But do they enjoy what Henri Lefebvre called “the right to the city”? Are they equal citizens with the same access not just to basic infrastructural and social amenities, but also to the opportunities and rewards of urban life? Clearly not. The problem is not just that they are poor but that they are literally excluded, which is a more radical barrier than poverty.

And that exclusion is spatial, not enforced with walls and fences as in the case of Alphaville, but through a lack of infrastructure. Basic city services – it might be public transport or running water, sewerage or electricity – stop at the borders of favelas. In more senses than one, they are off the grid. Cariocas – residents of Rio de Janeiro – label this dichotomy the morro (the hill) and the asfalto (the asphalt).

It is a truism that favelas tend to be founded along creeks or riverbanks – and in hard-to-reach areas that developers wouldn’t normally touch, hence their availability. The Guarapiranga and Billings reservoirs are São Paulo’s sources of drinking water, and it is a cause of no small anxiety that they are rimmed with favelas. At least 700,000 people live around Guarapiranga, pouring millions of litres of untreated sewage into the reservoir every day – a situation that is more egregious during the floods. Here, the housing deficit starts to impinge on the formal city. The planners face a classic debate: should these favelas be moved or should they be given proper infrastructure, which will only encourage more informal residents to pitch up?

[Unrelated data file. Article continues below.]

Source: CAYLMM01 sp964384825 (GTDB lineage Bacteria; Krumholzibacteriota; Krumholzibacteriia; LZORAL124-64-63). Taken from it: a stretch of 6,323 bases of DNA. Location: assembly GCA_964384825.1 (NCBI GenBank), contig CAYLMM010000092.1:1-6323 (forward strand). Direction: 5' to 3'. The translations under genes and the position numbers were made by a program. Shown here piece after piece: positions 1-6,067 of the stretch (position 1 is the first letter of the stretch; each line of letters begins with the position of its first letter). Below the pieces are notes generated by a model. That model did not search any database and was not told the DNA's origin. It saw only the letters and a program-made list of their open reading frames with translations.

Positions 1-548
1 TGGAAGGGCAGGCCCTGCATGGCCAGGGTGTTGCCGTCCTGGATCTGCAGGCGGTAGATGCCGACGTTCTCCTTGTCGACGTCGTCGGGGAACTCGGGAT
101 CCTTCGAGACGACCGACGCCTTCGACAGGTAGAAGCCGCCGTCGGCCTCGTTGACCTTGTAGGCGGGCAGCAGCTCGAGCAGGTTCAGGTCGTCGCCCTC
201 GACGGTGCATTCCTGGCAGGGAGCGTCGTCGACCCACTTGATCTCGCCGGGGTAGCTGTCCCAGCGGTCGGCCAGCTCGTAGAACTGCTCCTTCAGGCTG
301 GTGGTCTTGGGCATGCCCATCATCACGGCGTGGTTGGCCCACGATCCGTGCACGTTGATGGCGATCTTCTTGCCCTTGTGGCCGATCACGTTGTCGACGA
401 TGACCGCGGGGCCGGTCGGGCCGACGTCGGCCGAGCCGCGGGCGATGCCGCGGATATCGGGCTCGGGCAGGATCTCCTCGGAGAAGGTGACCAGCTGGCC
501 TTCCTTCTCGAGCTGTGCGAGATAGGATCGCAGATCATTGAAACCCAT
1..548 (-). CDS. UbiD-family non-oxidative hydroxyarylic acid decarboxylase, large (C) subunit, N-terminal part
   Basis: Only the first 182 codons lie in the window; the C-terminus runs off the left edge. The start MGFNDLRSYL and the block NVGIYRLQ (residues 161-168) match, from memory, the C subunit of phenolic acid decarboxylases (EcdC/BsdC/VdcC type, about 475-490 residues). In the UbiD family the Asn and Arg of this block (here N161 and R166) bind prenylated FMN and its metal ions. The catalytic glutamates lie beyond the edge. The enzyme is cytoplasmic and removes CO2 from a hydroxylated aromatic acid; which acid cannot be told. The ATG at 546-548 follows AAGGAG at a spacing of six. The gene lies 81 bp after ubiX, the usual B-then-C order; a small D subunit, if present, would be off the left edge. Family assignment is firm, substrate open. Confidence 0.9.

In Paraisópolis, for instance, there are signs that such a strategy is in effect. But elsewhere it’s business as usual. The golden opportunity presented by Brazil hosting the 2014 World Cup is leading to old-fashioned slum clearances. Since our drive, thousands of people have been or are under threat of being evicted from areas such as Itaquera, where a stadium is being built. There is little doubt the mayor and governor will write off mass evictions as collateral damage in the Fifa-led development drive. Welcome to São Paulo: politics as usual.

Edge City: Driving the Periphery of São Paulo, of which this article is an extract, was published by Strelka Press